Lapis Lazuli History and Lore

For centuries, Afghanistan has been an important source for top-quality lapis.
Historians believe the link between humans and lapis lazuli stretches back more than 6,500 years. The gem was treasured by the ancient civilizations of Mesopotamia, Egypt, China, Greece, and Rome. They valued it for its vivid, exquisite color, and prized it as much as they prized other blue gems like sapphire and turquoise.

Badakshan, a province in present-day Afghanistan, is a forbidding wasteland of mountains, bare of any vegetation. The sheer mountain faces rise as high as 17,000 feet, and are scored with treacherous ravines. Humans make their way there to seek one thing only: the azure treasure that is fine lapis lazuli.

The miners’ supplies have to be brought into the desolate area by mule train. - Gary
Bowersox
The same was true as far back as 700 BC, when the region was part of a country known as Bactria. The lapis mines that were producing then are still producing today. They are, in fact, the world’s oldest known commercial gemstone sources.

The ancient mines of Bactria—now Afghanistan—are still producing lapis today. This
fine-color specimen was named "The Owl" because of its distinctive shape. It weighs
about 2 lbs. (1 kg).- Robert Weldon, courtesy M. Chung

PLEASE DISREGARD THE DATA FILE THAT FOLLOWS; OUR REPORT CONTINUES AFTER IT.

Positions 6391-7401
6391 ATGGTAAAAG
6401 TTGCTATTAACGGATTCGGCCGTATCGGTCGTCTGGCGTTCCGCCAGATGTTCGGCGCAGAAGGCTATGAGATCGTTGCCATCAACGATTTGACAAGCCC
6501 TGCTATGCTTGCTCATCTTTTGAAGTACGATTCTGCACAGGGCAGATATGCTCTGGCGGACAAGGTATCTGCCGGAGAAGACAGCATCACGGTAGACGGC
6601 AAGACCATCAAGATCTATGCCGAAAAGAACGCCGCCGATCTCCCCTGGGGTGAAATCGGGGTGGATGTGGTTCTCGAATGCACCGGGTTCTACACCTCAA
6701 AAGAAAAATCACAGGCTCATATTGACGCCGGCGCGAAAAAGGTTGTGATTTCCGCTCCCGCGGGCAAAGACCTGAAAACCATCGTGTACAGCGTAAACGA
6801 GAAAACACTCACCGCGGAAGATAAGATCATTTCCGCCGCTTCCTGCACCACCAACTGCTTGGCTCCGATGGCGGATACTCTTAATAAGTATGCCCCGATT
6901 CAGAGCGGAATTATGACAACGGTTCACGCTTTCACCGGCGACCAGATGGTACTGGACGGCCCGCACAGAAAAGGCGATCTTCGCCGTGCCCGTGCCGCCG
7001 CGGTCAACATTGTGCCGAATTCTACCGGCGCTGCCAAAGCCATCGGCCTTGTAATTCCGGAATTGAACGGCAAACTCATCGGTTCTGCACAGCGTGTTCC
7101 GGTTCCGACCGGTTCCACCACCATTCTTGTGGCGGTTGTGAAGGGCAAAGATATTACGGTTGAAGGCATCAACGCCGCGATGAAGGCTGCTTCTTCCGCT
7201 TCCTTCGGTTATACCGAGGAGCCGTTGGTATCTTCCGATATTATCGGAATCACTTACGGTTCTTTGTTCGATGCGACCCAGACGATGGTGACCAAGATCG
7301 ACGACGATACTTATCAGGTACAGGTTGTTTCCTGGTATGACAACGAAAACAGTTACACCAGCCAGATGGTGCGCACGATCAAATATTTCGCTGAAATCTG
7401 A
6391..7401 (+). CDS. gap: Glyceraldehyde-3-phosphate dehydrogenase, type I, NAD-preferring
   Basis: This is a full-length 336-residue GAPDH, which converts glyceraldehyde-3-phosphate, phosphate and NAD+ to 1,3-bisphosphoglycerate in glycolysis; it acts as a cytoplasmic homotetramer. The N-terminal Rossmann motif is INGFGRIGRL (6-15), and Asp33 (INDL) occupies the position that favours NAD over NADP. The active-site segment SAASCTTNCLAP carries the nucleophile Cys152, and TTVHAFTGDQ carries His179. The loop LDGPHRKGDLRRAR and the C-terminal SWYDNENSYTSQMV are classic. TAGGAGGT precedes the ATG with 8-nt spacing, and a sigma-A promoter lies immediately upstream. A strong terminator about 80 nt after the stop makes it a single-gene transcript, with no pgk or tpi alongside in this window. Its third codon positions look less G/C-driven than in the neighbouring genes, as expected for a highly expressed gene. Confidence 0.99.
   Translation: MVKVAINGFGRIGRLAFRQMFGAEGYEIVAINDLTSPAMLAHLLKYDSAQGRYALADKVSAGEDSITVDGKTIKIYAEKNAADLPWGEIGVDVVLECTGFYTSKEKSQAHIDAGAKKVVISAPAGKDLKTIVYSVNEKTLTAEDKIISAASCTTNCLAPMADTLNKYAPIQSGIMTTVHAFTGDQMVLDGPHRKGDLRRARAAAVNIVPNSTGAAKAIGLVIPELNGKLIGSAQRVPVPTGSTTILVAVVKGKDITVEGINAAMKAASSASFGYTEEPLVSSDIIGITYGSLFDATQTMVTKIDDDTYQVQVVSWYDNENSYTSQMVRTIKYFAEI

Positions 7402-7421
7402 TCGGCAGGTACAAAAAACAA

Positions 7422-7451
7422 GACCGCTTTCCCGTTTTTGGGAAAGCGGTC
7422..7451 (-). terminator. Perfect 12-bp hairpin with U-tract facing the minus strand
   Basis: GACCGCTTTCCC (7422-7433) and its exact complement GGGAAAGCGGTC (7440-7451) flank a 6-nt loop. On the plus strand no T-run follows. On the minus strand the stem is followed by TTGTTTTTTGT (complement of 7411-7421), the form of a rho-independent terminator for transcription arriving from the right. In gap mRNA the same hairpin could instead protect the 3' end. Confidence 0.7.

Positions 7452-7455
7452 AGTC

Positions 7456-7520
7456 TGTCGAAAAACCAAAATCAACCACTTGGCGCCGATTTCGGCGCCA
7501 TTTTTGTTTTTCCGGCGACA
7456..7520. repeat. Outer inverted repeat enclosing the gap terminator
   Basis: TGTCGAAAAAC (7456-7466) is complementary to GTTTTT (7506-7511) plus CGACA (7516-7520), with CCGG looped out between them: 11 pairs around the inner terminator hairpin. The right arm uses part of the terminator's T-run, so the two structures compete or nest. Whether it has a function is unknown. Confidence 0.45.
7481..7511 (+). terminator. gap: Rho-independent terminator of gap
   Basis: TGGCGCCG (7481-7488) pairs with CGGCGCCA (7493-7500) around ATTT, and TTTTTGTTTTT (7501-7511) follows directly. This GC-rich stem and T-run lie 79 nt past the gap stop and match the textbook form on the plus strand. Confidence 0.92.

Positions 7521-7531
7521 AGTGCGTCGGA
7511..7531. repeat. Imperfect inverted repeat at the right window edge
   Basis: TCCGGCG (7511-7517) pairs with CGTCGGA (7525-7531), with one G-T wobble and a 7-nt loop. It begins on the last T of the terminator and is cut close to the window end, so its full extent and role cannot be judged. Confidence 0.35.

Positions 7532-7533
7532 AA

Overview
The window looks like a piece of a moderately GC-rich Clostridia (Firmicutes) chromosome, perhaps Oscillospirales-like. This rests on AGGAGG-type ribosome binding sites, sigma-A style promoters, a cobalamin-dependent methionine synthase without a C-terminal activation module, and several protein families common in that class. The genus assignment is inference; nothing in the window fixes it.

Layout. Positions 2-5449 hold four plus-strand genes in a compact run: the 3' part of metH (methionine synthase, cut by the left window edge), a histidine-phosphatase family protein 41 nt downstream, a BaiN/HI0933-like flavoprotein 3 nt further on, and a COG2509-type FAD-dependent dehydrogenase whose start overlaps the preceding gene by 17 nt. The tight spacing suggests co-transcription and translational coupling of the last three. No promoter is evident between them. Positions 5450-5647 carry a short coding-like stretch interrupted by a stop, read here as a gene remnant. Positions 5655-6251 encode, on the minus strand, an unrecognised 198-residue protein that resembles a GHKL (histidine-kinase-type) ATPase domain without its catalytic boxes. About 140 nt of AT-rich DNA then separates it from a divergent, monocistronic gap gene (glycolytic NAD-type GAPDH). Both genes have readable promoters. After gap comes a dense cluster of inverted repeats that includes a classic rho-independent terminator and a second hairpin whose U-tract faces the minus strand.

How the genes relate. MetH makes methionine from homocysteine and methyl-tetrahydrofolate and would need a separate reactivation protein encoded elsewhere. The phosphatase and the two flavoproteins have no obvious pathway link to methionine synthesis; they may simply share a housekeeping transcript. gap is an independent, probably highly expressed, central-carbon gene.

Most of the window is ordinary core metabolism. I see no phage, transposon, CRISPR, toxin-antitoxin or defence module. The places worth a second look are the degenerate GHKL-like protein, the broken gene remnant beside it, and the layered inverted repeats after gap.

Merchant caravans transported their precious blue cargo across Bactria, on their way to the great cities of the ancient Greeks, Indians, Egyptians, Mesopotamians, and Persians. Marco Polo referred to the area’s lapis mines in 1271, but few outsiders have seen them because of their inhospitable location.

For thousands of years, lapis has been fashioned to show off its rich, dark color. Typically, lapis used in jewelry has been cut into cabochons, beads, inlays, and tablets. But lapis lazuli’s use has never been limited to jewelry alone. It’s also a popular carving material. Throughout its history, lapis has been fashioned into practical objects, including game boards, bowls, dagger handles, hair combs, and amulets.

This lapis cabochon features the ancient symbol of a scarab beetle carved into its surface. - Maha Tannous
Inlay, a typical lapis cutting style, is featured in this man’s ring. The gold mounting complements the pyrite flecks in the inlay. - Mike Havstad
Throughout history, lapis has been fashioned into ornamental objects. This elaborate
carving takes advantage of the striking contrast between light-colored calcite and the
deep blue of lapis.
Today, lapis is frequently fashioned into freeform and nature-themed sculptures. Some of these carvings become wearable art, others are purely decorative.

This striking tiger brooch is a creation of Cartier, New York, the famed design house. Its dramatic appearance features yellow diamonds, black onyx, lapis lazuli, and platinum. - GIA and Harold & Erica Van Pelt, courtesy Ishaia Trading Corp., New York.
This delicate carving is part of the 21-piece “Symphony in Gemstones” collection. - Robert Weldon, gift of Art Sexauer

Learn More About Lapis

Why we love Lapis Lazuli
Explore lapis history, research, quality factors, and more in the GIA Gem Encyclopedia.
 
Read More

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